DevOping the MS computer science curriculum

What I am going to say here applies mostly to training software engineers. Training theoretical computer scientists is a different matter, and my guess is that that is already being done pretty well.

The problem I perceive is that software engineers are being trained at universities by using methods more appropriate to training theoretical computer scientists: what's students get when they sign-up for an MS in computer science is the first portion of the curriculum used to train theoretical computer scientists for doing a PhD. Now, that knowledge is not useless to a working software engineer: all of the top working engineers have some understanding of theoretical computer science. Certainly, a good engineer should know what is being said when someone points out, "But your algorithm will run in exponential time," and have knowledge of how to determine the asymptomatic complexity of an algorithm they are considering.

But this is a minor part of most working engineers jobs. When presenting a proof for the runtime complexity of an algorithm in one of my lectures, I pointed out to my students, 99% of whom intend to be working engineers, and not theoreticians, that we engineers certainly should not be frightened of these proofs. But, I noted, they really won't play much of a role in your future jobs: in 20 years of professional software development, I told them, I had never once had my manager come to my office and demand a proof of the runtime complexity of the code I was developing.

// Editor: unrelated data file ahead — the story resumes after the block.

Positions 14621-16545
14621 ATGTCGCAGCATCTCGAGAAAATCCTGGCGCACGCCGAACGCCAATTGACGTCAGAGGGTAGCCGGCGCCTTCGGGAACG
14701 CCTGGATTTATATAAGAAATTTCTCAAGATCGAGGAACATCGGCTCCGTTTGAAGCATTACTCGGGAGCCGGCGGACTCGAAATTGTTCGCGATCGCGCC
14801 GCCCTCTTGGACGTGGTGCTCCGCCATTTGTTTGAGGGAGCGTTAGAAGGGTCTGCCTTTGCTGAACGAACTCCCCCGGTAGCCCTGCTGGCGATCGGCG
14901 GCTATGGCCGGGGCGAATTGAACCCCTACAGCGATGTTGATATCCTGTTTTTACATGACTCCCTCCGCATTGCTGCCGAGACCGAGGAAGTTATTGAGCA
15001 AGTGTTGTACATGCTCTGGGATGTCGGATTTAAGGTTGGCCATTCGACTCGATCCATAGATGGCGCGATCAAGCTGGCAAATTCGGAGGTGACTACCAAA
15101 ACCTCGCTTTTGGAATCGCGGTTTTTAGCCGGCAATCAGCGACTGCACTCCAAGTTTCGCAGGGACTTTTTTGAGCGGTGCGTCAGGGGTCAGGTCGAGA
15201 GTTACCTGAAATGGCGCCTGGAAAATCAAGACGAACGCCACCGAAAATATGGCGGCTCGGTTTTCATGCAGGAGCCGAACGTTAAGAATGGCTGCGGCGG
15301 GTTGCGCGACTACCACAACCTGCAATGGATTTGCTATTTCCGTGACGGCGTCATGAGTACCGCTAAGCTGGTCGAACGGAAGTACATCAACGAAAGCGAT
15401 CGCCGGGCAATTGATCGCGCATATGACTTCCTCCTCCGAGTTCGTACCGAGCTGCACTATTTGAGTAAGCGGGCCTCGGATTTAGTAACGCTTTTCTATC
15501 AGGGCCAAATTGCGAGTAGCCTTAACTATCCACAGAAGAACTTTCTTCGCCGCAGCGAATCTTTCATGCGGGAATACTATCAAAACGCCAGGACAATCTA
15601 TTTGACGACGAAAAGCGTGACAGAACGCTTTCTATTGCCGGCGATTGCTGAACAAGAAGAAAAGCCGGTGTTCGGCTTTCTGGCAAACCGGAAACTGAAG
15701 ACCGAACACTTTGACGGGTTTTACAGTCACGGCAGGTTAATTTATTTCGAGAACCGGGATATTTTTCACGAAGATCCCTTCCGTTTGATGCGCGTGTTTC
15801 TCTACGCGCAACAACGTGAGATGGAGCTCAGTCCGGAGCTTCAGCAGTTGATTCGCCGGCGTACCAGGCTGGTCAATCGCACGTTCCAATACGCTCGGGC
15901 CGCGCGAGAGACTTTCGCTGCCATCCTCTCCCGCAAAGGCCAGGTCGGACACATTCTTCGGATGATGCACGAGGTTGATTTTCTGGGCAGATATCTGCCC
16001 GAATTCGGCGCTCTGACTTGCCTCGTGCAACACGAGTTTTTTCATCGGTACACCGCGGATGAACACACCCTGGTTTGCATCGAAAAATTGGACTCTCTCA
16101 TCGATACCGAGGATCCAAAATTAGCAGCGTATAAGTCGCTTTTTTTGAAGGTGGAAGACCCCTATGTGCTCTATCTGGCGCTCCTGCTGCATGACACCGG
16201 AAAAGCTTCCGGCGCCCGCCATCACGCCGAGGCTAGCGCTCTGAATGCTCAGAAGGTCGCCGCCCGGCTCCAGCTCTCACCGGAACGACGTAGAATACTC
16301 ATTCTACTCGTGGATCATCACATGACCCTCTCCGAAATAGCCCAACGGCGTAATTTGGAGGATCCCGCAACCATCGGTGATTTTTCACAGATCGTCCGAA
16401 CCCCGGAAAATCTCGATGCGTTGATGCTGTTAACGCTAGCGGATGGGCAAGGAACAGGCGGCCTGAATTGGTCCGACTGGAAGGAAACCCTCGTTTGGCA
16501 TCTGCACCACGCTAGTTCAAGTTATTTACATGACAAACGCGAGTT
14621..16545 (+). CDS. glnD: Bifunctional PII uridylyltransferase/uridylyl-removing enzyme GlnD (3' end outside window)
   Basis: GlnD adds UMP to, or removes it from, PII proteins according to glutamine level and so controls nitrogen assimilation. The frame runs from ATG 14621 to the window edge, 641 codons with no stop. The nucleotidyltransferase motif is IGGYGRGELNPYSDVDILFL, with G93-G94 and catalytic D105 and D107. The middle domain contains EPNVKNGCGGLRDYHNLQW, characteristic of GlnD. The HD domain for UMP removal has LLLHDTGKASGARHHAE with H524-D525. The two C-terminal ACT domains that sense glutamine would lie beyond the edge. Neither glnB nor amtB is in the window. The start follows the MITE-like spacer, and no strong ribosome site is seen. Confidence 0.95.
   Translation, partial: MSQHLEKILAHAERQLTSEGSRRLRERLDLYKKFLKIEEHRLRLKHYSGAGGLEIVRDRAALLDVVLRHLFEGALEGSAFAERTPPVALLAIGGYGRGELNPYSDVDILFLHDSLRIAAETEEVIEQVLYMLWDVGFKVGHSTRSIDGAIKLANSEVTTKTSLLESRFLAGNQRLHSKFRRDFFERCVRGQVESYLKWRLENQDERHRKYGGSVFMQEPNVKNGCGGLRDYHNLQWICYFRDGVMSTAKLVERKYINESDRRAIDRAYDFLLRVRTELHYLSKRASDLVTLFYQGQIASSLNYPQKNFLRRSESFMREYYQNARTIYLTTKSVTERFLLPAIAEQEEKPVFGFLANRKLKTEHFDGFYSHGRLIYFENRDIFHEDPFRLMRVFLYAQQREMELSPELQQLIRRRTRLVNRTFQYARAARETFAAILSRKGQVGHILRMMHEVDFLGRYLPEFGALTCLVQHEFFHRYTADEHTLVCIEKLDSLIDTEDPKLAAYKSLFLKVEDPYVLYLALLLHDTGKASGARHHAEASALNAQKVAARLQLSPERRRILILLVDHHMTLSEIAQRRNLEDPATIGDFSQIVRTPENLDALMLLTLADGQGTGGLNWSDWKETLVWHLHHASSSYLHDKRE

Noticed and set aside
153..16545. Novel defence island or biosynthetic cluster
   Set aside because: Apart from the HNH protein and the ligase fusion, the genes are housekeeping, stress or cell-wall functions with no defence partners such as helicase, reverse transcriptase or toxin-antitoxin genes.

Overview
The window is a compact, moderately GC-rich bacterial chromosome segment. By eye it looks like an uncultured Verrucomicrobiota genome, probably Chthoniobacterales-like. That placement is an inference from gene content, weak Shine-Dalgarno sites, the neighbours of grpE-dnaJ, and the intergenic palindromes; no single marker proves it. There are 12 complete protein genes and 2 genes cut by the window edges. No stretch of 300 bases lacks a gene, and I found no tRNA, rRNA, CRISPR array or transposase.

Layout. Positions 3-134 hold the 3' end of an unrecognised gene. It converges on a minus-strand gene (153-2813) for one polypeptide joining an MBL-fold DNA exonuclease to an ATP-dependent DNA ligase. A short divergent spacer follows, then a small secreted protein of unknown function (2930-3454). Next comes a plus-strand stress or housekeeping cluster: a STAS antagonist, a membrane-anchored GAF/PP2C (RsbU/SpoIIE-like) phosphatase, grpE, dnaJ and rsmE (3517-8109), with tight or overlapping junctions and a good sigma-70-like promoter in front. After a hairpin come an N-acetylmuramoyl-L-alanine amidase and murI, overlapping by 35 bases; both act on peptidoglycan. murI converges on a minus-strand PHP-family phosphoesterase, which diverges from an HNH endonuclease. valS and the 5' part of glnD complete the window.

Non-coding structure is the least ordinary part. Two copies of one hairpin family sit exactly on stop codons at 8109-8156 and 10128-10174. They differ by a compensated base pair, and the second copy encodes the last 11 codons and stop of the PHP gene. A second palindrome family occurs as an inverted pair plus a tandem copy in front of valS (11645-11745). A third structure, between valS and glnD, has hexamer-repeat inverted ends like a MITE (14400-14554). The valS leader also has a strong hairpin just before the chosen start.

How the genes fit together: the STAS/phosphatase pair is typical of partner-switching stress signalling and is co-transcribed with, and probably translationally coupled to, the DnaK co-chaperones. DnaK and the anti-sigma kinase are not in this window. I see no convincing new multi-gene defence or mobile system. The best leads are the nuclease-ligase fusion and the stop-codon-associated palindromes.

To properly train of working engineer, one has to have them develop software, especially real software, that will actually be used by real users, rather than toy software developed simply to pass a class.

This implies that to properly train software engineers, MS programs must be able to offer them real projects to work on. But what kind of software for real-world use can an MS program possibly be involved in developing?

Answer: the program's own courseware! Of course.

So the new paradigm is: make your courseware open source. Make it buildable. Make it testable. Allow continuous integration and setup automated testing. Create monitoring systems that provide rapid feedback as to the success of the courseware. Put your courseware in an open source repository. But most of all:

Realize that, if you are training MS Computer Science students, you are a software company. Treat the entire enterprise as a single software project, developing agile courseware. Maximize the opportunites for sharing code and knowledge amongst all courses, and make the MS students an integral part of this process.


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